For a very long time I had a permanent frowny face when I thought of collecting statistics for market research. Most business and marketing students are taught to collect and analyze raw data, but I have found that there are many sources available for locating the information you need to make good business planning decisions.
Market research often centers on collection and analysis of information about consumers and competitors. Systematic collection and analysis of data detailing attributes of your target market is the key to all business planning. In a series of posts I will describe many sources that collect useful, often vital, economic information. Some have excellent tools for compiling the data. This means that you can focus on analysis and application of the information to your business plan.
Even so, there are some basic steps to finding and using statistics in business planning.
- Problem definition: What is the focus of your research? What do you need to know to build a solid marketing plan? Example: How many new housing units, and of what type, have been built in your county in the last year?
- Data collection method and needs: How will you collect the data that you will need to solve the problem?
- Determine likely sources:Where will you look for this information? Statistical sources range from Major League Baseball to UNICEF. Just searching on Google and looking at likely sources is not efficient and very discouraging. There are literally thousands of sources: for this series of posts I will report on U.S. government-collected datasets.
- Collection and analysis of the data: Collect your statistics from a reliable source and compile it into a chart, map or structured document. Once the data is compiled the hardest part of this process may be to determine what the data reveals. Does it show a growth spurt in population, in businesses in a downtown area, in the number of widgets sold? And if so, what does that mean to your plan?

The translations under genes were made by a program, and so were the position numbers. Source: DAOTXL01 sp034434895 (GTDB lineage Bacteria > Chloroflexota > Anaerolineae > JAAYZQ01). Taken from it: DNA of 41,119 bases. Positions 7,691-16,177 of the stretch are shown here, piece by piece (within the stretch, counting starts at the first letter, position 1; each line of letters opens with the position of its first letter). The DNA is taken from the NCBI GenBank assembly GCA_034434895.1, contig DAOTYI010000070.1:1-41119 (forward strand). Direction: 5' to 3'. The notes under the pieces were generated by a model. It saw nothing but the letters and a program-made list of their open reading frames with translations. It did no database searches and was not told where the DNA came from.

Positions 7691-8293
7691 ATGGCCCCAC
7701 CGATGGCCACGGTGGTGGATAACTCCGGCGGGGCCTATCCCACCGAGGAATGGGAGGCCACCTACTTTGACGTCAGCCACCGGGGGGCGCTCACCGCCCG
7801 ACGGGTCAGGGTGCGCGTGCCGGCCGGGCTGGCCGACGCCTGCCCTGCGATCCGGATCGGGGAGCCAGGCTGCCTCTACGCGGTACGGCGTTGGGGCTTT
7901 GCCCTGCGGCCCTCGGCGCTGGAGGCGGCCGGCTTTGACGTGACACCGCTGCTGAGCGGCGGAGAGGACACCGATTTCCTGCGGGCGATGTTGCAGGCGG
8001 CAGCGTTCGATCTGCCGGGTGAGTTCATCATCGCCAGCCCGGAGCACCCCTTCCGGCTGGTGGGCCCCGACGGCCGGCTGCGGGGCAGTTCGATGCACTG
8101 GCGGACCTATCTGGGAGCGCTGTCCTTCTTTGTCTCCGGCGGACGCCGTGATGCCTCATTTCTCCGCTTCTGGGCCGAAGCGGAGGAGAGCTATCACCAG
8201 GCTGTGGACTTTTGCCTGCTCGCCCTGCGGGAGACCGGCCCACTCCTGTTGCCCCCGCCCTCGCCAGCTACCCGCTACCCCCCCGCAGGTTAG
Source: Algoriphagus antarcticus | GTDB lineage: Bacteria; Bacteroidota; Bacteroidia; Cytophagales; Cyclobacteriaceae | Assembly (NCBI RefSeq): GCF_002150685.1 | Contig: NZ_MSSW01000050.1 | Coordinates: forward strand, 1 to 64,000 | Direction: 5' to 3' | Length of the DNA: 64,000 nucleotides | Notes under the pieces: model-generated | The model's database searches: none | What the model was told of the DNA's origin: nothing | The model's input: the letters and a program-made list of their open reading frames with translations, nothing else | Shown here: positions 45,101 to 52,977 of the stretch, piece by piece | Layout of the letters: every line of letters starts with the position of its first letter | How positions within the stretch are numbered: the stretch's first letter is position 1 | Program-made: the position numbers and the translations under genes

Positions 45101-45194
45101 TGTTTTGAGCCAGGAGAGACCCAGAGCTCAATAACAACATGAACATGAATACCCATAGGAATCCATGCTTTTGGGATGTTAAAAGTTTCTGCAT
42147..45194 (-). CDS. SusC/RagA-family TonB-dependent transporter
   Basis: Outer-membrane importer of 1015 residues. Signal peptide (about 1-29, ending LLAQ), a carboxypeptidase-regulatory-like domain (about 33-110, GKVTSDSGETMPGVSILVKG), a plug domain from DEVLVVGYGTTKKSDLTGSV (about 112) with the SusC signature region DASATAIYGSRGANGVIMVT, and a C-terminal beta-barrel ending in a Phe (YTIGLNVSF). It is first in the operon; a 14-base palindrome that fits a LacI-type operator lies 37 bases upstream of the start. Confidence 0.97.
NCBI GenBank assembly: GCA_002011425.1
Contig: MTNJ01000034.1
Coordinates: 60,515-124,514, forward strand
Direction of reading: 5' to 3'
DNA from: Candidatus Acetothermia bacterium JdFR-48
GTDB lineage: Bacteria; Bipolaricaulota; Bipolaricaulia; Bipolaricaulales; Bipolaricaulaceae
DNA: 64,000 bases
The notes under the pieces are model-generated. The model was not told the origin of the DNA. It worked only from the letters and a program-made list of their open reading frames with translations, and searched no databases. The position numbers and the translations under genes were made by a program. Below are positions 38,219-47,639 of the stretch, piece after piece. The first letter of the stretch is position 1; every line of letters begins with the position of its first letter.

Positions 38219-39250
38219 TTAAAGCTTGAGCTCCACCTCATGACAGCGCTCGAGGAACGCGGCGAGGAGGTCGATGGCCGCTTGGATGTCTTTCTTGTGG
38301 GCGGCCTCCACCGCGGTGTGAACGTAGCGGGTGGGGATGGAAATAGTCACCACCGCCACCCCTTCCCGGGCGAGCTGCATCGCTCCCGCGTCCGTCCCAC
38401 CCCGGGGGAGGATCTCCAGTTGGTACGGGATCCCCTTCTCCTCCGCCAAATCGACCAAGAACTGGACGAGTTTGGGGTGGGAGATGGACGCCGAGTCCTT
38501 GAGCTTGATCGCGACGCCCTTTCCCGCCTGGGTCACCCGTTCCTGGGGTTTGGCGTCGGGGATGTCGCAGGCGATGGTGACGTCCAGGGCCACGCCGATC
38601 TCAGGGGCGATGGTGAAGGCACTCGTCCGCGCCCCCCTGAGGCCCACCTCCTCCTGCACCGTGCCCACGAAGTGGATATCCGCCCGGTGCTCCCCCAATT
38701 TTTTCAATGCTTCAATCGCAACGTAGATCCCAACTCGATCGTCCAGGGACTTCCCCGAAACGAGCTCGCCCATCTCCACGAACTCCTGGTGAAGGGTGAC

The analysis of the data is often the most difficult because the results may not reflect what you or your client expected. For example, I once worked for a very large engineering firm that relied for one large segment of their business on the pulp and paper industry. After doing research I found that, at least at that time, it was a cyclical business. Executives refused to believe that and continued to throw significant resources at obtaining more contracts to design and build paper plants. The data was correct and in a few years that segment collapsed—that firm is now totally gone.
In subsequent posts I will cover data search tools like American FactFinder, the U.S. Economic Census, demographic sources such as the U.S. population census, international sources, and industry profiles. The next post will contain information about U.S. government statistical search engines and tools.